At the time, I saw of lot of students studying in Europe or Australia and stories came back about partying and the beach. I’m probably skewed, but that sounded more like vacation than anything else. Of course, I wanted an enjoyable experience, but I also wanted to go somewhere that I could study an interesting topic and really jump into another culture with two feet. Mongolia was that program: nomadism and geopolitics (the title at the time) was one of the most interesting ways for me to learn about economics, government, and the environment, and the SIT program connects students with stakeholders from mine-company owners, to former politicians, to nomadic families. Of course, the “far out” nature of the program was attractive too, and I knew that I’d forever be one of the few people in the room that studied in Mongolia.
Jesse teaches English in Japan after completing a summer project in Nepal. He received an honors degree of Sociology at Gettysburg College and two minor degrees in Environmental Studies and Peace and Justice studies. He hopes to start PhD courses in fall 2020.
Why did you choose this program?
What did your program provider (or university) assist you with, and what did you have to organize on your own?
They provided homestays both inside the city and in the countryside, as well as a handful of excursions to key sites. I can’t really think of anything I had to organize on my own other than during the independent study project month, which is exactly when you’d want to do that. Sometimes we were given an allowance to eat dinner. That was always fun exploring.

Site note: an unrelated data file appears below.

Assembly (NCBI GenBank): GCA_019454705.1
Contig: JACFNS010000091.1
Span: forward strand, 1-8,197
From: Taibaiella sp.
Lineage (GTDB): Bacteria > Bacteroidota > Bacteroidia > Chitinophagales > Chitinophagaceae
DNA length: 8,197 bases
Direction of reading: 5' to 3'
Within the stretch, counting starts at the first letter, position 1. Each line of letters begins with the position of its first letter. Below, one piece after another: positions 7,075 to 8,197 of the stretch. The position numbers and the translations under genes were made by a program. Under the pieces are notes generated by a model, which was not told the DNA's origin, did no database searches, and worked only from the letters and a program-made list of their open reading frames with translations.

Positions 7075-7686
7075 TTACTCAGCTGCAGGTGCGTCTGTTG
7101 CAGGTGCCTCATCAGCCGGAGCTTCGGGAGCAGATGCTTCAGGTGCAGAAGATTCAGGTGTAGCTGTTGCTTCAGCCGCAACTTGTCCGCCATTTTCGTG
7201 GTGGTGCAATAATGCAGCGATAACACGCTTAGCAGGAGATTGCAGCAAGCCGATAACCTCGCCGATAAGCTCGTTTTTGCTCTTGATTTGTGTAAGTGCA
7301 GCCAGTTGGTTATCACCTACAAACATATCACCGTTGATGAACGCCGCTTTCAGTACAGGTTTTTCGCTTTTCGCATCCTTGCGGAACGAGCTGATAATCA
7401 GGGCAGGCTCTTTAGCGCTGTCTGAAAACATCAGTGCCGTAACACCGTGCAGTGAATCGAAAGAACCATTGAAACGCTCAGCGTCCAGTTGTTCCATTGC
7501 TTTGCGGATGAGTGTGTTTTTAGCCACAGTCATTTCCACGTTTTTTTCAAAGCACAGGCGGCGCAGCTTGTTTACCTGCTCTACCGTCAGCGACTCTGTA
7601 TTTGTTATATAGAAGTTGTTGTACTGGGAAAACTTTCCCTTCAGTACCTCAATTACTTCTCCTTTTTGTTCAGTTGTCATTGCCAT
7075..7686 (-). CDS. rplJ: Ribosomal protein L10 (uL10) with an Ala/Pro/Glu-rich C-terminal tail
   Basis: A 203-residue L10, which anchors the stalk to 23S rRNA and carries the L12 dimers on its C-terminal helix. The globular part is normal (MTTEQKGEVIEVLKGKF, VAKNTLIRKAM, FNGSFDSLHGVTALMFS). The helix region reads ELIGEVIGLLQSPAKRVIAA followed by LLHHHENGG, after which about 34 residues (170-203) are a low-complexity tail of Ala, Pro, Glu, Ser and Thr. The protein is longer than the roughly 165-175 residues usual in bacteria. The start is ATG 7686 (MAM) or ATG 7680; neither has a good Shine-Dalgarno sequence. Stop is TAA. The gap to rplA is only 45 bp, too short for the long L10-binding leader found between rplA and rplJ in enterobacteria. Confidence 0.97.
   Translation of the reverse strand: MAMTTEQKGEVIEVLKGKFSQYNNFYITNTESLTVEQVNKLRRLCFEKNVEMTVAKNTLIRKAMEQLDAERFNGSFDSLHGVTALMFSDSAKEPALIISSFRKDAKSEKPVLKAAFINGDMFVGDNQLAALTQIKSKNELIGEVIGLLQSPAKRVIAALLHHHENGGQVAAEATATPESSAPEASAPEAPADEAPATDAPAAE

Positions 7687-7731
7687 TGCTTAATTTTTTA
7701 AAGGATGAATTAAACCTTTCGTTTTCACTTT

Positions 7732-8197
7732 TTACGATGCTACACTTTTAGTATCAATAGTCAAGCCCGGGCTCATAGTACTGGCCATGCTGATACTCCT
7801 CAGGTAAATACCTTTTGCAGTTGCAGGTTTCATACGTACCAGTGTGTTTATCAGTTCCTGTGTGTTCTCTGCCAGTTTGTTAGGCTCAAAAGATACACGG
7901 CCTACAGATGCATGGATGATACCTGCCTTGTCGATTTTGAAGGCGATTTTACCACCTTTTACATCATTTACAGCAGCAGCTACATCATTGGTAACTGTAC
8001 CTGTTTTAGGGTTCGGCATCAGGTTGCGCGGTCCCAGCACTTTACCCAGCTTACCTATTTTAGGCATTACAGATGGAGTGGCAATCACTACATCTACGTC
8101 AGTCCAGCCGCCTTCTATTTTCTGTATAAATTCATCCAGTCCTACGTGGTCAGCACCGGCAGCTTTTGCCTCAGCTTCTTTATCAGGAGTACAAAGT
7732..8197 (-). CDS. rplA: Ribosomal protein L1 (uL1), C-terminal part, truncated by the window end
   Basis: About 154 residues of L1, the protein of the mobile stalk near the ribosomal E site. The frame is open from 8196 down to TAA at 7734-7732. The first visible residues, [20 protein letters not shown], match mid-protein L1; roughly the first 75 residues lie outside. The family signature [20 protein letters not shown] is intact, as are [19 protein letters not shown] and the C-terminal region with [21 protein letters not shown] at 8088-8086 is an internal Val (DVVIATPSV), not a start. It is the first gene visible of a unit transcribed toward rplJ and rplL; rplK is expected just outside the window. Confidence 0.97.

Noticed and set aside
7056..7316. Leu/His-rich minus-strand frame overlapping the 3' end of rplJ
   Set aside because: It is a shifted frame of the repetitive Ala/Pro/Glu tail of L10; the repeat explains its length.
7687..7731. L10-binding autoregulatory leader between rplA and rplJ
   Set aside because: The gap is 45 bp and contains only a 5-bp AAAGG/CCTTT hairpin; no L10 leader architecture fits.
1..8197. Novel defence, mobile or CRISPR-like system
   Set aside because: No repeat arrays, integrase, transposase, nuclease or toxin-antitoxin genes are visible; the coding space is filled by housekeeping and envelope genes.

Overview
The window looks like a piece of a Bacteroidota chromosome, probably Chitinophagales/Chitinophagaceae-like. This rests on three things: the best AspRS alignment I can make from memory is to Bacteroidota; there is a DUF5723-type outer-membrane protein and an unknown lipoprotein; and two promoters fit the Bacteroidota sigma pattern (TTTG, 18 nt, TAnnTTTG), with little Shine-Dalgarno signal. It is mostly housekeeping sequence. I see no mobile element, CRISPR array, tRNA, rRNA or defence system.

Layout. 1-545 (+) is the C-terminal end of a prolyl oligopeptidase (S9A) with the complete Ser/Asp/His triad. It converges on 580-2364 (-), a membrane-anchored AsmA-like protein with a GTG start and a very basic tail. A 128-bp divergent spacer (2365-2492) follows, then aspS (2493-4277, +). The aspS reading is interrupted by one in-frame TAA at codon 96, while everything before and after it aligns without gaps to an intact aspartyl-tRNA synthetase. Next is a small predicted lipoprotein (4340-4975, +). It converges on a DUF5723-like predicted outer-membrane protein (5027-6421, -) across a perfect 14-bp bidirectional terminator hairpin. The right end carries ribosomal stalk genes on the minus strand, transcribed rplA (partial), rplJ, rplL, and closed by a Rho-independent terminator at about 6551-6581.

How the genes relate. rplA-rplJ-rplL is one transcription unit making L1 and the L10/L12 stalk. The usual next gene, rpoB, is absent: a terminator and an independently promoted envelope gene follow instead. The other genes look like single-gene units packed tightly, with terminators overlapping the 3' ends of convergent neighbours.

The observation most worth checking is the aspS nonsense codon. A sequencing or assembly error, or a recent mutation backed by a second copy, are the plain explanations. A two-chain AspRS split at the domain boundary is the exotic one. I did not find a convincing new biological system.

SIT-Mongolia did a fantastic job of linking us with organizations and people, including the former Vice President of Mongolia, members of the UN (one of which I got into an argument with over free markets that precipitated to emails, another with whom I had coffee later), organizations like the WWF, the WCS, and local non-governmental programs. They also connected us to nomadic families on several occasions, assisted with finding translators, research advisors, and a number of great lecturers.
What is one piece of advice you'd give to someone going on your program?
First, be prepared by
- Learning the alphabet and at least 10 phrases (e.g. hello, thank you, my name is…) before you land. I hit the ground running and could immediately use Mongolia rather than waiting to the learn the alphabet. That paid dividends.
- Researching Mongolia before you land. You’ll be faced with so much immediate surprise that long study sessions gets difficult after you land. If you start before you get there, it makes the field experience a lot richer and you have a context for future assignments.